South Africa: Media Firm Prepares to Capture in-Taxi Television Market
Taxi commuters will soon be in the crosshairs of advertisers hungry for a slice of mass-market action with in-taxi television. The elusive solution to technology limitations and difficult taxi associations might have been found with the introduction of in-taxi television by Provantage Media, the company said this week. It is not the first time that a company has tried to crack the taxi commuter market.
ComutaNet is SA's oldest standing media company targeting this audience. In 1987 it started distributing Star Taxi Music, a prerecorded cassette tape with popular music and advertising for drivers to play to their audiences. Since then, in-taxi television has taken the spotlight, but due to technological and logistical difficulties it has remained a dream.
One of ComutaNet's more recent projects include Rank TV, in which permanent screens were placed at 11 of SA's most frequented taxi ranks, reaching about 1,2-million people a day. Now, Provantage Media is fitting 500 urban taxis with specially developed flat-screen televisions. The content will be called Transit TV and will be held on a chip, which will be changed monthly. "It will reach an audience of just over 2-million economically active South Africans on a monthly basis," says Provantage MD Jacques du Preez .
He says a single taxi transports about 4056 passengers a month, with a 2% chance that they will catch the same taxi in the same month. With an average journey time of 29 minutes, Provantage would provide a 30-minute looped programme, the company said.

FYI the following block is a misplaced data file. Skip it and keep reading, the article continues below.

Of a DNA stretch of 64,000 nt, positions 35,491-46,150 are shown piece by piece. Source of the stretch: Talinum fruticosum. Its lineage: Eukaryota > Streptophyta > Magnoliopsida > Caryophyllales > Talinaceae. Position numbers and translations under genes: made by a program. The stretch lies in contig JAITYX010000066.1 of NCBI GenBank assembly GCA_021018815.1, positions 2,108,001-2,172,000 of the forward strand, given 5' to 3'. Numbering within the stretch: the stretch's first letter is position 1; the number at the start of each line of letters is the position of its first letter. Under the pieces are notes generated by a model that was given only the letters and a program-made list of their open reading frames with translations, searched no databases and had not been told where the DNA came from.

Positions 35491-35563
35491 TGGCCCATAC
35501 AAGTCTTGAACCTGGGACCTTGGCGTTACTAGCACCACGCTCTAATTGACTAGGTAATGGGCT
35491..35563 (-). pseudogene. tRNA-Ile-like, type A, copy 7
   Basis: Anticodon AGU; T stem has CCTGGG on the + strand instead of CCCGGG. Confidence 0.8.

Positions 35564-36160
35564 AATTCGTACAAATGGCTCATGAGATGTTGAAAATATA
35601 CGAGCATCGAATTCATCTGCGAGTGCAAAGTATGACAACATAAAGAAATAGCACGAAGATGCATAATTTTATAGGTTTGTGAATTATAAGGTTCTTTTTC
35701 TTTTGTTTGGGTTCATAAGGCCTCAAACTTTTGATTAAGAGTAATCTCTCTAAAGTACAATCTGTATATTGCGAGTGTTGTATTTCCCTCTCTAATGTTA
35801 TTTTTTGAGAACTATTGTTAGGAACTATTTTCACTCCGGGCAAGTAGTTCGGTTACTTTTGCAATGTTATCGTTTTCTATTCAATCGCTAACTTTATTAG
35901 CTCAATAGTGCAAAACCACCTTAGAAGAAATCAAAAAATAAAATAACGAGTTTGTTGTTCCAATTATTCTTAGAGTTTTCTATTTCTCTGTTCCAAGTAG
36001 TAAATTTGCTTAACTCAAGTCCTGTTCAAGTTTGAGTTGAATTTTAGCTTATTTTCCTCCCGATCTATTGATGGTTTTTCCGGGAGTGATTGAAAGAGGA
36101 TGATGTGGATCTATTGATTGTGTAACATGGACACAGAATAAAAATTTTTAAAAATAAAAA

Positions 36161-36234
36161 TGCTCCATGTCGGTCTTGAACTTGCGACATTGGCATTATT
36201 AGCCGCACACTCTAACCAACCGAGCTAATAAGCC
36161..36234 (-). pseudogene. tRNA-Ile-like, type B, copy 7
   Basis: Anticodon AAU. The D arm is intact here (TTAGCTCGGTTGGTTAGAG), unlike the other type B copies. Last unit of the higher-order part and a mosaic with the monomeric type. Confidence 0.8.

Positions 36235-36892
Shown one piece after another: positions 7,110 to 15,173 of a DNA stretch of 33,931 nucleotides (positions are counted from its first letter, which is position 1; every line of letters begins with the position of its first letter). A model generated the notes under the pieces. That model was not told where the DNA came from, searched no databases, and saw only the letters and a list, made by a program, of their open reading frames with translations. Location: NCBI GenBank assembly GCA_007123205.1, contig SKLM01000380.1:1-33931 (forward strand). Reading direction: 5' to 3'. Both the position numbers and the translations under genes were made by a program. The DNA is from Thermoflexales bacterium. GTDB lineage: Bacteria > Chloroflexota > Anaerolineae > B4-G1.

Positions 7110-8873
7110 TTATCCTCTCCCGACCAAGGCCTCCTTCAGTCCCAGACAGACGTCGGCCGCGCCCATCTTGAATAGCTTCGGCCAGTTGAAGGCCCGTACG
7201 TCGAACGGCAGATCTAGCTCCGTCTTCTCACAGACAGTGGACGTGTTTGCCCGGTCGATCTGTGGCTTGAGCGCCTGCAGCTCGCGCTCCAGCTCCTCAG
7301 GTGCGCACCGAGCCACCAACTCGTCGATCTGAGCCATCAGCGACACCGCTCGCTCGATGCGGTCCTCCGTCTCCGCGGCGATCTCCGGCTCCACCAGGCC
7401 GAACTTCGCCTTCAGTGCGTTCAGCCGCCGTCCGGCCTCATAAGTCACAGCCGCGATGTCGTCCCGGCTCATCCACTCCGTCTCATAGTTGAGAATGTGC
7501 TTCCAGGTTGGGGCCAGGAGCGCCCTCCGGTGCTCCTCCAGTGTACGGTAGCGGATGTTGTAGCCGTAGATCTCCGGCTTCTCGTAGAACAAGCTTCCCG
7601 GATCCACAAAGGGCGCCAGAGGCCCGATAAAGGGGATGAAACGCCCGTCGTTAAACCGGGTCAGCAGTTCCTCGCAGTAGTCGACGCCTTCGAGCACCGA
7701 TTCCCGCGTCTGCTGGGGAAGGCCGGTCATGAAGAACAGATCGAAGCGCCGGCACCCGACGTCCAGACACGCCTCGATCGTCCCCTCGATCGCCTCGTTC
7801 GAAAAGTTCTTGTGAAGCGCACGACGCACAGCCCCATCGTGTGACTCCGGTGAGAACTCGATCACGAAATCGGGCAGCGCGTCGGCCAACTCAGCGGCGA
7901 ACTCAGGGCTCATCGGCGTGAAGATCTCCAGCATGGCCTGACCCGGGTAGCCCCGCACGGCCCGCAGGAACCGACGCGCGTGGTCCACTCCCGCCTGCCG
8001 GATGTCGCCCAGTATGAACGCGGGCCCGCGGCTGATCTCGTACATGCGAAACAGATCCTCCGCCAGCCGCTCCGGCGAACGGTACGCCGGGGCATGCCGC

With all this television, commuters will be spoiled for choice. But there are fears of theft, as well as concerns about the robustness of the units, dealing with taxi owners, and the cost of maintaining the network. Some are sceptical, especially after UK-based Cabtivate, operating a similar model, went bust after it owed drivers too much in incentive -based compensation. "Taxi TV is great in principle, but I'm not convinced of the feasibility," says Pierre van der Hoven of TBM Media, a company that specialises in captive-audience media.
But Du Preez says there are no risks. "The units are theft-proof and cannot be used with any other electrical devices except for the chip that we install," he says. He says the taxi associations, owners and drivers need special treatment and not many understand how to deal with them. The company will pay taxi owners for allowing them to place the screens in their taxis , as well as offer the drivers incentives.
Provantage does not require any payment from taxi owners for the R3000 liquid crystal display screens. The screens took only 20 minutes to install, which also helped to get the drivers' buy-in, the company said.
(Business Day (Johannesburg), 31 May 2007)
§ Africa Broadcasting and Media Congress 2007, (29 October – 2 November 2007) – with an extra IPTV briefing day